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Meet India Eboneè

Today we’d like to introduce you to India Eboneè.

Thanks for sharing your story with us India. So, let’s start at the beginning and we can move on from there.
Spring 2019, I drove to LA, 20 years old, just me, my car, suitcase and backpack. It took me about five days to finally make it. I had been contemplating this move for almost two years at that point. I have always had a deep love for writing and music. I didn’t know what to call it back then, but ever since I was about seven years old, I’ve been analyzing music. Ever since I heard Lauryn Hill’s “Miseducation” (the song) and I got emotional from it at seven years old. and 13 years later, it became the reason I chose to trust myself and figure out how to live out my purpose and choose happiness. I have so many stories to tell. I’ve been through so many things. I did not come to LA to become a recording artist, I just knew I loved music, I loved writing, and I wanted to tap into my full capabilities when it came to those arts.

Great, so let’s dig a little deeper into the story – has it been an easy path overall and if not, what were the challenges you’ve had to overcome?
Not so much a smooth road, but I’ve been protected and highly favored the whole way through. When I first moved to LA… I worked and stayed in a hostel… on my off days, I would go do background work for extra cash and just see where all the good spots for people who want to work in entertainment should be. I got to do a lot of cool things, go to award shows and what not… Eventually, working at the hostel was not as beneficial to me as I thought. So I renewed my gym membership and began living out my car, still doing odd jobs. It was some of the best times of my life, though. Not one night did I feel fear. I would sleep in Malibu, the hills, any side of LA that I was exploring for the day. One day I was watching youtube and I found out about the LA film school, so I applied and within the next month, I became a student. That’s when I began to really learn how to develop and fuse my love for music and writing.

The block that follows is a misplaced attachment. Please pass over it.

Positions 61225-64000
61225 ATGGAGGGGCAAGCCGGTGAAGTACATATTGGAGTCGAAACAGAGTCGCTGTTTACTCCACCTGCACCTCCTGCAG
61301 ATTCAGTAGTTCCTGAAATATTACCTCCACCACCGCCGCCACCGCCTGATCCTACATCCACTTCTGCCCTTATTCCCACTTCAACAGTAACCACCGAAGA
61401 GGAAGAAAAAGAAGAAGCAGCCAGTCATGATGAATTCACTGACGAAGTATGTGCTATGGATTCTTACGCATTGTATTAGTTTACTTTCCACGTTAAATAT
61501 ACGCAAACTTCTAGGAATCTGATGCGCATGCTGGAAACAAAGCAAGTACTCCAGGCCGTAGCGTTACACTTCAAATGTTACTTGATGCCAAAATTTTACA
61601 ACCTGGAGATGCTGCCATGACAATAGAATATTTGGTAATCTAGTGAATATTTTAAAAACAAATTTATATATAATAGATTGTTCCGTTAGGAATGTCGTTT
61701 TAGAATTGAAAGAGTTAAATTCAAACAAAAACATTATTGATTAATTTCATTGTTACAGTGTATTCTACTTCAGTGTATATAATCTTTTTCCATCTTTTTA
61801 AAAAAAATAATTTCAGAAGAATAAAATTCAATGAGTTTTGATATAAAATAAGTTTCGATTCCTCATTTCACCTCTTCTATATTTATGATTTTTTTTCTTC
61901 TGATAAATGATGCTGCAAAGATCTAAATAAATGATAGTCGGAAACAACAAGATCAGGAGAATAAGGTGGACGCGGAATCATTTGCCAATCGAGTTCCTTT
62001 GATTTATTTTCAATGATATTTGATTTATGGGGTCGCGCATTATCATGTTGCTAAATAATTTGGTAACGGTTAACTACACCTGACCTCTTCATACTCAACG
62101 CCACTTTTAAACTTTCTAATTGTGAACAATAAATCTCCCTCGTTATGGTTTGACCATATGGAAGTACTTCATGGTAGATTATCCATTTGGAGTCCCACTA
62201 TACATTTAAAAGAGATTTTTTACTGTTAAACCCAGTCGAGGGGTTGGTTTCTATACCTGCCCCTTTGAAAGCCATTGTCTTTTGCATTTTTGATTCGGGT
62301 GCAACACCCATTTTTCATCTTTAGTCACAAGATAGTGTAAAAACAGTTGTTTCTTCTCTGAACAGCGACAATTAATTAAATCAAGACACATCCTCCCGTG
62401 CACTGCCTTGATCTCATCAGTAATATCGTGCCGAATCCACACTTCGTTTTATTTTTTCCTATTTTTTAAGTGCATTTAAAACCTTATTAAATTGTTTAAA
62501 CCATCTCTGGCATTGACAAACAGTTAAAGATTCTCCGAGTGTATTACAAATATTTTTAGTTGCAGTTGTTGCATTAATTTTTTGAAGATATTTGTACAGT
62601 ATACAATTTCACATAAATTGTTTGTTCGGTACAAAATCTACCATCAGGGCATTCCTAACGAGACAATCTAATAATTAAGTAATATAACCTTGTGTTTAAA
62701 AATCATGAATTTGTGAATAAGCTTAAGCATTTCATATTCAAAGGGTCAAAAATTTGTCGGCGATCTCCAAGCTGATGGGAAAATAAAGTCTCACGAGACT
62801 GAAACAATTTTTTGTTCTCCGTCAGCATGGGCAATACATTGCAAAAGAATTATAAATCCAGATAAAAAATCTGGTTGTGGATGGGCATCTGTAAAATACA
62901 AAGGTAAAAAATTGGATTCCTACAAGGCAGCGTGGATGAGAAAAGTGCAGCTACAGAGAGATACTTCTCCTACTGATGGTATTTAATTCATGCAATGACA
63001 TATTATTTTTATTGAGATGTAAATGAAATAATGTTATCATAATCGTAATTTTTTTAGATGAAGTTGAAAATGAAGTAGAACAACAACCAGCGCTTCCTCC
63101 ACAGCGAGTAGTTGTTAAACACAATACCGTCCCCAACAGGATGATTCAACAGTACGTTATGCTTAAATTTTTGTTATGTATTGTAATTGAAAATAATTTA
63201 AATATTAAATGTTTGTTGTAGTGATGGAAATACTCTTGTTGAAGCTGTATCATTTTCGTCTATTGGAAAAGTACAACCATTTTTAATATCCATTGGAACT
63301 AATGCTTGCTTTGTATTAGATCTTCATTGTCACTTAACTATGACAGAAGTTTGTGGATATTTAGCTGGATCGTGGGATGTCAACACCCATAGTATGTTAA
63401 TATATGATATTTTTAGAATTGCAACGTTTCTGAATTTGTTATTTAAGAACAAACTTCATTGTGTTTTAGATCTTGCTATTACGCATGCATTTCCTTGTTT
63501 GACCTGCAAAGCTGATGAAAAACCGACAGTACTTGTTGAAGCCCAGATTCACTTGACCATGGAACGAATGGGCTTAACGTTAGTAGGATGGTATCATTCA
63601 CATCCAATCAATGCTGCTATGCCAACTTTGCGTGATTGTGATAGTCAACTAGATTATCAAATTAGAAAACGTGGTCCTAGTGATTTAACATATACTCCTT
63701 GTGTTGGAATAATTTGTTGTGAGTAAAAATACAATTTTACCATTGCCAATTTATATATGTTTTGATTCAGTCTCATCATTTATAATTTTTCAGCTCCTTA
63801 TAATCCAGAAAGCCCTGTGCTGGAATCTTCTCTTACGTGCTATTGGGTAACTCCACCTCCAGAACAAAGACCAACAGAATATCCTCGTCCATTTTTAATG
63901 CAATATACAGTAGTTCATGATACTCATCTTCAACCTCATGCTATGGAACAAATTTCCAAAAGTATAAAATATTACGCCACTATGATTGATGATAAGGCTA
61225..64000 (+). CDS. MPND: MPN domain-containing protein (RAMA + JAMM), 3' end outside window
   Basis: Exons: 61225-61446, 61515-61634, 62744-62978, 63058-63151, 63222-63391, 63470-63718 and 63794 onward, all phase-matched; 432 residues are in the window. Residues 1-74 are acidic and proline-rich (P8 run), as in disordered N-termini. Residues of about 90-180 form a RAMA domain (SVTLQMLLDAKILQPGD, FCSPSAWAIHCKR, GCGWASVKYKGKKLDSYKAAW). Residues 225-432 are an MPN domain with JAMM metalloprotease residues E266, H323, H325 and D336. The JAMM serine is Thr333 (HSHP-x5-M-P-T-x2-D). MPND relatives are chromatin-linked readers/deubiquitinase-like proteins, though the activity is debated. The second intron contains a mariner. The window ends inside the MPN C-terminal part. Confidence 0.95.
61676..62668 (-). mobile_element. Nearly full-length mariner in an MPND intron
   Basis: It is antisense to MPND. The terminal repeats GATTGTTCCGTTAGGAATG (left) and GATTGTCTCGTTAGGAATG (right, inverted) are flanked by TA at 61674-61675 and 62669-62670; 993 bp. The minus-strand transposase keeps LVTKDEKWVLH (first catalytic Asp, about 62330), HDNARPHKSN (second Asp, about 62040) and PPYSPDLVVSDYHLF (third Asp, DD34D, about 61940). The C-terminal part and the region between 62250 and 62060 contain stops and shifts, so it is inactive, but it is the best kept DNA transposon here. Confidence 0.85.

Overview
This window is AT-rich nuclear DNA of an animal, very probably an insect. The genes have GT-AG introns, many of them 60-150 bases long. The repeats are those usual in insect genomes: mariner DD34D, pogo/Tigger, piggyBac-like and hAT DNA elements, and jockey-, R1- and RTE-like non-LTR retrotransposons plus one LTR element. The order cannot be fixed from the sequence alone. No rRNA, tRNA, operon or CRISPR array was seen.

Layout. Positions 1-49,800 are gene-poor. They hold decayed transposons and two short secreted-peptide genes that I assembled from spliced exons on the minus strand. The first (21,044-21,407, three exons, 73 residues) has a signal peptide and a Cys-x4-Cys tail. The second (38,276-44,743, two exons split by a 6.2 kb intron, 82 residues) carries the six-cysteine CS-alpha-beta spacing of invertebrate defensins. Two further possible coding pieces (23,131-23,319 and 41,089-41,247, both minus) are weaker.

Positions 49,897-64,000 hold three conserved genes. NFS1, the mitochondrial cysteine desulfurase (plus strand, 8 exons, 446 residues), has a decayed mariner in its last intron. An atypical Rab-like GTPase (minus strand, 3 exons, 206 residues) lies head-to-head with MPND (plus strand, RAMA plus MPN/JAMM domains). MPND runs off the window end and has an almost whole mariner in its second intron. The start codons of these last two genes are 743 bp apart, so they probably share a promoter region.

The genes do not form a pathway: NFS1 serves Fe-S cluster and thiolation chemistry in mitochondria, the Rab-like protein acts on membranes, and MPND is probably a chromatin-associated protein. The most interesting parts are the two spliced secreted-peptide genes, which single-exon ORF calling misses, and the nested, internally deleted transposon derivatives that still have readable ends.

We’d love to hear more about your work and what you are currently focused on. What else should we know?
So, I am an artist in every sense. I am so particular about it as well. The way I take my pictures, do my hair, and the way I say things on a track. For a while, I tried to fit into a bubble, I shy’d away from who I knew I was at the core. But since choosing to become a recording artist, I am still developing my sound, but I am unapologetically myself more than ever. And so far, that has been my audience’s biggest take away from listening to my music; that it’s different and really taps into a whole other level of what it means to be authentic. What I’m most proud of is the fact that I am really doing this. This alone is a dream I never knew I had.

What moment in your career do you look back most fondly on?
My proudest moment thus far is the fact that I really took a chance on myself and released music out in the ether. Once you release something to the world, it is no longer yours, but a space you’ve provided to allow others to dwell and make of their own. It’s been the ultimate test of surrendering for me.

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Image Credit:

Klara Nazzal

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